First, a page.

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Best Dimmable Led Downlights at Moodled.com.au .pdf

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How to bring

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it be
if we could completely redecorate a room
depending on how we felt? Warm and smokey
orange highlights with thick plush carpet and
a fireplace when it’s cold and you want to rug
up on the couch, a bright colourful feature wall
with comfortable furniture when you’re playing
scrabble with the family, or stoic white walls
with elegant high gloss furniture for when the
ladies come over for tea (read: Wine). Well you
can’t change the colours in a room on impulse
but you can change the lighting at the flick of
a switch, and it can make a world of difference
to composing an atmosphere and variable
character in your room. Reflect your mood,
or better still, shape it; by incorporating some
clever lighting in your spaces.
Dim warm accent lights for when you’re rugged
up on the couch, bright with subtle colour
changing LED accent lights for scrabble, and
natural ambient with warm task lighting for the
high tea. Lights can have a tremendous effect
on the ambience and mood of your space.
Here’s how to get more value from your décor
budget by making your lights work for you.

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Dim your lights -

Build ‘Wow’
into your space
Get started now To help decide if dimming lights will make a difference
in your space, try buying an inexpensive floor lamp that
has a dimming dial, and a compatible dimmable bulb.
Although it will be somewhat inconvenient reaching under
the lamp to adjust the level all the time, it will give you
a taste of what the room can be like with muted lighting.
The single most important factor to intelligently using your lights for décor, and to create
mood, is the ability to dim them. Although there are other elements on the list below, not
being able to dim them is like an artist not being able to vary her brush stroke. A dimmer
adds another axis to the math and gives exponentially more control over how your lights
illuminate a room or space.
By having dimming lights you can accurately control not just the overall amount of light in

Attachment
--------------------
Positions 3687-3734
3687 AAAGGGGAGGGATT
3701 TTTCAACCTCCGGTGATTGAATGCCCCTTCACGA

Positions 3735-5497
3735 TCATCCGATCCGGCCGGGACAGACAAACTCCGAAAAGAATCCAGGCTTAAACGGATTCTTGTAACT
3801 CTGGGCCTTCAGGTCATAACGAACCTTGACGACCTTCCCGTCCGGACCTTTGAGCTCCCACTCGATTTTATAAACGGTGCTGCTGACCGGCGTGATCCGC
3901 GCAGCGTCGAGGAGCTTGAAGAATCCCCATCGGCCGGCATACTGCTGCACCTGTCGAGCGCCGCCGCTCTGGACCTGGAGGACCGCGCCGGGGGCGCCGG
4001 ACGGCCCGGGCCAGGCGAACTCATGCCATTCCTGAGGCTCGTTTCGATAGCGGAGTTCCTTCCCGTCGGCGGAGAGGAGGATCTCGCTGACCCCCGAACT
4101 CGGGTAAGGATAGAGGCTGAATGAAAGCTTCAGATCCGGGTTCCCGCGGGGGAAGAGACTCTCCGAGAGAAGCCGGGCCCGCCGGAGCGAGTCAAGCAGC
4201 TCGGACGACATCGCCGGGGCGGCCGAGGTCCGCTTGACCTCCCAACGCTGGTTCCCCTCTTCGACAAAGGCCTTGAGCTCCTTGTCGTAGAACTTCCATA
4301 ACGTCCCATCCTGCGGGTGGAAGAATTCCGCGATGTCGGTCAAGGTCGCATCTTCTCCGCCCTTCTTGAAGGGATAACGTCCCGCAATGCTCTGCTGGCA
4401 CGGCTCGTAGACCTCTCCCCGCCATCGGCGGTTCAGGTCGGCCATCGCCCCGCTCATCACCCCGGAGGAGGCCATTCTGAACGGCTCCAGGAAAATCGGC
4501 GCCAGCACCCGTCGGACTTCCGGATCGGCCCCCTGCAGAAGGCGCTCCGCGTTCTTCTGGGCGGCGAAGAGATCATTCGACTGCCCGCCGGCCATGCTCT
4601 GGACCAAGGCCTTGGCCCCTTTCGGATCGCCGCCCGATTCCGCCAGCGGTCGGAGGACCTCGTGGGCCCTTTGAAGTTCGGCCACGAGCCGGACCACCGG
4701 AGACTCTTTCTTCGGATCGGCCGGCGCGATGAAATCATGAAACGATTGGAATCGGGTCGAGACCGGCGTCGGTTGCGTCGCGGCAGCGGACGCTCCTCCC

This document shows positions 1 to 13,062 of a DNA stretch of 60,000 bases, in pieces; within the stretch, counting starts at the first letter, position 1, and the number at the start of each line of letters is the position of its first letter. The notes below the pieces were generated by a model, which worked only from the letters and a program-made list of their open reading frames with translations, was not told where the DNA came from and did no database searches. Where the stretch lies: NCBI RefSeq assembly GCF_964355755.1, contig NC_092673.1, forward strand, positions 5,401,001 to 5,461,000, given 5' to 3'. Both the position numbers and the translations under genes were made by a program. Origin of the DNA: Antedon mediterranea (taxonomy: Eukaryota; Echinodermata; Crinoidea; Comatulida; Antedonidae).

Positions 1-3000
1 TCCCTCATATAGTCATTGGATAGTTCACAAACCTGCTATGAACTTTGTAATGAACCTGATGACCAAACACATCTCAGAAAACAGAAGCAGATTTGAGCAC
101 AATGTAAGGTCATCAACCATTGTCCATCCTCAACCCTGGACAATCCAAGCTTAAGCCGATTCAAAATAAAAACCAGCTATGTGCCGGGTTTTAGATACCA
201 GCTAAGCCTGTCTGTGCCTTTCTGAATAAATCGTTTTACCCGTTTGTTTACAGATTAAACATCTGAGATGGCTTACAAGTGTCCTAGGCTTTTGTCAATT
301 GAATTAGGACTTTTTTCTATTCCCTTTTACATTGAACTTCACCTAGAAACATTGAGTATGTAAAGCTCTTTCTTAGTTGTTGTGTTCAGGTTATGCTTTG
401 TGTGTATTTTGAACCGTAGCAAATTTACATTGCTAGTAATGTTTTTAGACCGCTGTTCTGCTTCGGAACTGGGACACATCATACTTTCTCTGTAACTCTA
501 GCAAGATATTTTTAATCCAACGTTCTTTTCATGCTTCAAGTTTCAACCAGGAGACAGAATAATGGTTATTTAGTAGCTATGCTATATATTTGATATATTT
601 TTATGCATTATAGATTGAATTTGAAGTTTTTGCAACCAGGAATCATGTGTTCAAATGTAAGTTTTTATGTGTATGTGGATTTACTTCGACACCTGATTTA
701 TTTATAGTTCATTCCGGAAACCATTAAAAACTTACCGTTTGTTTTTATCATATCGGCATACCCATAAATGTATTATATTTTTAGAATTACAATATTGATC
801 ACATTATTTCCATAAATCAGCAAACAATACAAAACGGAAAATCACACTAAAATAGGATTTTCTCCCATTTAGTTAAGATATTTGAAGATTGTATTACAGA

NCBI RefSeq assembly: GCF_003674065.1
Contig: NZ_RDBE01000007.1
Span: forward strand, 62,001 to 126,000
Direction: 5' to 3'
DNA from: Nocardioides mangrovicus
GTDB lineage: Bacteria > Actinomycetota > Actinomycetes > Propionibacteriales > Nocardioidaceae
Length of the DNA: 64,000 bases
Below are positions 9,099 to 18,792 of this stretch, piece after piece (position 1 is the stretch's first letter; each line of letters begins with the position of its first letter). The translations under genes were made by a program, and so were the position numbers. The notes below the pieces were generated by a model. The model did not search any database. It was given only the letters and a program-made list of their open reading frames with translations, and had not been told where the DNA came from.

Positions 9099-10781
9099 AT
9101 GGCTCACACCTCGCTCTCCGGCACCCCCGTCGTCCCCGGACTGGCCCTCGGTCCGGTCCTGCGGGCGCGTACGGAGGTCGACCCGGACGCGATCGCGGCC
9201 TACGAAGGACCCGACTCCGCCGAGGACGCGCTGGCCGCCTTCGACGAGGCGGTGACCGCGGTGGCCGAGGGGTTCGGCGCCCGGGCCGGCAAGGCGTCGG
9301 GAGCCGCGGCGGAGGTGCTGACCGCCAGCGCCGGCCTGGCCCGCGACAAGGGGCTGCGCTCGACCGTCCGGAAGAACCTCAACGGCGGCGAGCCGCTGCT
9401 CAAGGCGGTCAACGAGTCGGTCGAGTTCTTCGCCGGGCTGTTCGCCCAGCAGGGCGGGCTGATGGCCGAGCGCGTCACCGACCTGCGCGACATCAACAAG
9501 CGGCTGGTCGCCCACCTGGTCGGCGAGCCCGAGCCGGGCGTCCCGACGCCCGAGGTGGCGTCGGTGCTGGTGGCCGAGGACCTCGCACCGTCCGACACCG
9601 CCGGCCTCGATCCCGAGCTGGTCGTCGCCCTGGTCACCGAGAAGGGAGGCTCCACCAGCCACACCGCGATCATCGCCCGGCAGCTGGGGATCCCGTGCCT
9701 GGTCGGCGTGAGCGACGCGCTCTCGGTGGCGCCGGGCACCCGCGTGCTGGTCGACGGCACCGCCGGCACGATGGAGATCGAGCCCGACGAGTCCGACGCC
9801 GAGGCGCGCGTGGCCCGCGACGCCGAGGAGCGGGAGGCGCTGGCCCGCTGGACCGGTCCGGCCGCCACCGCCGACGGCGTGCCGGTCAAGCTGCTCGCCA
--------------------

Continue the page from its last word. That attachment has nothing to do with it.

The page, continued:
a room, but also vary the level of different light sources. Ambient downlights at 70% with
accent wall sconces at 15% will look dramatically different to the wall sconces at 65% and
the downlights at 20%. The room will not only look different, it will ‘feel’ different.
By experimenting with different light sources at varying light levels you will discover many
contrasting emotions and moods for that room. If you own or invest in a lighting control
system, you can take a snapshot of those levels, name them, and save them for retrieval
later at the press of a button. More on that below.

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Add more Circuits -


You can be
infinitely more
It's very easy for an engineer, consultant, or
electrician to be overwhelmed at the design
phase of your home by all that needs to be
done, and perhaps maybe constricted by
budget. It often leads to a complete lack
of imagination when it comes to adding
different types of lights into a space. If
you imagine each different light in a room
representing a different colour, could you
ask Monet' to paint a masterpiece with one
colour on his palette? Aim for a minimum of 3

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To create nearly any mood and have boundless options, a main room such as a living room should aim
to have 5 different lighting sources. This could look like:

different lighting circuits in important rooms
such as Lounge/Living, Family, Kitchen, and
Master Bedroom.
I hear you saying "There goes my lighting
budget!". And yes, adding more circuits to
a room will add the cost of the wiring, the
electricians time, and the light fitting itself.
However, adding a circuit or two to a room is
still a lot less money than a piece of furniture
or Art on the wall.

Downlights for general use and ambient light.
(extra points if you split them up into different circuits for different zones of the room)


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LED strips


Some Accent lighting like LED strips hidden in Koffers
or bulkheads, or spotlights focused on wall hangings or
room features

downlights or

More downlights or tracklights to be used as wall washers to
highlight a feature wall

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A focused pendant light over each coffee table or side table


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Table lamps
One or more floor or table lamps

By varying which of these lighting circuits are on and at what dimming
level, the living room would dramatically change its look, feel, and
mood. It would increase its functionality tenfold while taking on a
personality that will grow on you. Once again, to get the most from
this suggestion, a lighting control system will be able to remember
all your favourite settings and recall them with a simple button press.

Get started now This tip is a little harder to emulate but you could still get a feel of what
this might look like using 2 or more floor/table lamps. Try to mix up the
type of lamps, get a lamp with a cover that diffuses the light, get another
that focuses the light like a spotlight and point that at a feature in the